When I asked last month on the MMD facebook page what you all wanted to know about blogging, I got a lot of questions about growing your blog. Getting comments. Increasing pageviews.
I understand. When I began blogging, these questions were at the top of my list, too.
And it wasn’t because I cared a lot about numbers, or because I cared (much) what people thought. But I have found that the most satisfying aspect of blogging–for me and countless other bloggers-is the relationships formed online. And it’s hard to find relationships online if no one’s reading your blog. Personally, I’ve found blogging to be worthwhile for its own sake: I love the process of taking the thoughts out of my head and putting them down on paper (or a computer screen). But it’s the engagement that makes the whole thing sing.
So how do you get there?
I am not an expert. I’ve only been at this thing for a little over a year. But I can tell you what’s worked for me–and I’m confident that you can do it, too. In my experience, the key has been to…
Make friends online.
I’ve racked up 18 months or so of blogging wisdom–which isn’t a lot. But it’s long enough for me to know that the key to my personal blogging happiness has been the relationships I’ve built online. And I’ve made those relationships in 3 ways:
An easy way to make some friends online is to comment on other blogs. I know the common recommendation is to make friends with bloggers “in your niche,” but I didn’t think the niche I was aiming for was well-established when I started blogging. I wasn’t sure it even existed. So instead, I just committed to regularly reading–and commenting on–blogs I liked.
I didn’t really read blogs before I started blogging myself. Some of my first internet finds were Moxie Wife (f/k/a Betty Beguiles), Already Pretty, and Simple Mom’s network. I hung out on those established blogs as I was figuring out how this whole blogging thing worked, and I commented on them–regularly. I wasn’t expecting it, but I was thrilled when they all linked to me at about the same time. I remember how excited I was on those days! Those links–and the readers they sent over–gave me the traction I needed to establish a regular readership and consistent engagement: the things that make blogging worthwhile.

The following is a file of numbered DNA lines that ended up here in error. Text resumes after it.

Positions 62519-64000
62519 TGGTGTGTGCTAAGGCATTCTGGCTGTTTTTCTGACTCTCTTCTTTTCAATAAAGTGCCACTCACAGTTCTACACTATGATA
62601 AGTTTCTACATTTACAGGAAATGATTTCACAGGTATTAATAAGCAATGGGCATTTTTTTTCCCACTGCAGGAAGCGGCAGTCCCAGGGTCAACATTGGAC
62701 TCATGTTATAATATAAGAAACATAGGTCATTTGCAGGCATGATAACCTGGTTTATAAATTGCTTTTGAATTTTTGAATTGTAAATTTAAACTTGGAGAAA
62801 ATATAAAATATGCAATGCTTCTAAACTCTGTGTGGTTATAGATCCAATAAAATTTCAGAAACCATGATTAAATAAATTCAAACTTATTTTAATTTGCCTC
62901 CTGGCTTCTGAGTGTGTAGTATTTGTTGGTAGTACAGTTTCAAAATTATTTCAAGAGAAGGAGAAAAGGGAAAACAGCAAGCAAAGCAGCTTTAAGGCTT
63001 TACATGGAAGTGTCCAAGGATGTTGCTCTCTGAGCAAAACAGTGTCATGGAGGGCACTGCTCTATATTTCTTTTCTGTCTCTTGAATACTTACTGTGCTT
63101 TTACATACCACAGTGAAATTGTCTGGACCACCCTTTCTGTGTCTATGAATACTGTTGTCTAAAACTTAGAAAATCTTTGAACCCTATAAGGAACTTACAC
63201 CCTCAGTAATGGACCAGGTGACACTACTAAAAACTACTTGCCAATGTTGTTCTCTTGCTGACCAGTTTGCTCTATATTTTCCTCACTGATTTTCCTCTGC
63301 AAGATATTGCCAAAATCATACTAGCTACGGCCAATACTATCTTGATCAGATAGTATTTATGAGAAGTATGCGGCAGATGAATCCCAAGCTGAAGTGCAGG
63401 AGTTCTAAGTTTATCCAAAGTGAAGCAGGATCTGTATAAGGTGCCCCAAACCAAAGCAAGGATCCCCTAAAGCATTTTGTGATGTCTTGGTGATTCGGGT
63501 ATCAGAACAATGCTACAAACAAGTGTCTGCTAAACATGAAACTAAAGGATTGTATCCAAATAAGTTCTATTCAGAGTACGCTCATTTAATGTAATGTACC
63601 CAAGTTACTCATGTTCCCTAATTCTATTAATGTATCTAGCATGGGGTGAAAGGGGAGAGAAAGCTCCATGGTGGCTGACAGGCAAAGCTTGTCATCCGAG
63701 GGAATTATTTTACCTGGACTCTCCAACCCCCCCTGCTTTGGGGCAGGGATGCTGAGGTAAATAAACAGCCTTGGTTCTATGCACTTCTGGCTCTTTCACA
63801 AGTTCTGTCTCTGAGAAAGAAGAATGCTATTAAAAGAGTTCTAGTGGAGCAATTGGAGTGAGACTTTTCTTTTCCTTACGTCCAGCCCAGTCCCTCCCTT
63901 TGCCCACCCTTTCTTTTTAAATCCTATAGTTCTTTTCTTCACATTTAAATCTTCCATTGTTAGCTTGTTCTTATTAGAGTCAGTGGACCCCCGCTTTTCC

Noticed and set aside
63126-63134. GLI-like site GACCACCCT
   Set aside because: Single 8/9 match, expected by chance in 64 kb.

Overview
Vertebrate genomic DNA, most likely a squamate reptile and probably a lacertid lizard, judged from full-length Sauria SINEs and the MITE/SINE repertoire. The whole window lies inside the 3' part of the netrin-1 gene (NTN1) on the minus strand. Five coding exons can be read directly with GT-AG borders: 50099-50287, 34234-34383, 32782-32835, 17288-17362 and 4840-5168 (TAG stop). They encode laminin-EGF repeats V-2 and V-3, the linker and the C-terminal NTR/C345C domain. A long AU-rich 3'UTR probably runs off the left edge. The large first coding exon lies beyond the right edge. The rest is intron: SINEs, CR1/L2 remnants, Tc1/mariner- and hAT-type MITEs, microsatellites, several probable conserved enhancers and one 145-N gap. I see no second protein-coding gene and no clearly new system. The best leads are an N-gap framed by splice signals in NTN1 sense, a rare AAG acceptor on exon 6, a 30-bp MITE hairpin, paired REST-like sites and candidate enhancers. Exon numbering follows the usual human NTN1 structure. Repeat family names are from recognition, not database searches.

When I started blogging, I relied heavily on carnivals to drive traffic to my blog and build a readership. My favorites were the Works For Me Wednesday carnival hosted at We Are That Family and 7 Quick Takes hosted at Conversion Diary, because the readers were smart, literary-minded, and likely to enjoy my blog. I got tons of visitors from those carnivals, and many of them stuck around.
I’ve learned a few lessons about carnivals: a catchy title is important. Early linkers get more traffic. And blog-hoppers won’t come back unless the content is interesting. If you play by these rules, a good carnival can drive a lot of traffic to your blog–for the long-term.
Social media can also drive lots of traffic to your blog. In my experience, facebook helps you connect with your readers, Pinterest brings in lots of browsers, and twitter helps you form new–and often lasting–relationships. I was a latecomer to Twitter: I only connected late last summer, and I was shocked at how much I enjoyed it. If you want to form new relationships, don’t wait: get yourself on twitter.
I know twitter can be overwhelming to new users, but it doesn’t need to be. Just set up an account and wade in slowly. Becky at Weaving Influence has created a 31 days of Twitter Tips Ebook, and she’s offering it for free during the month of August. I highly recommend you go pick up your free copy now, and work through it at your leisure.
Now that I’ve shared how I got started online, would you share how you got your start in comments?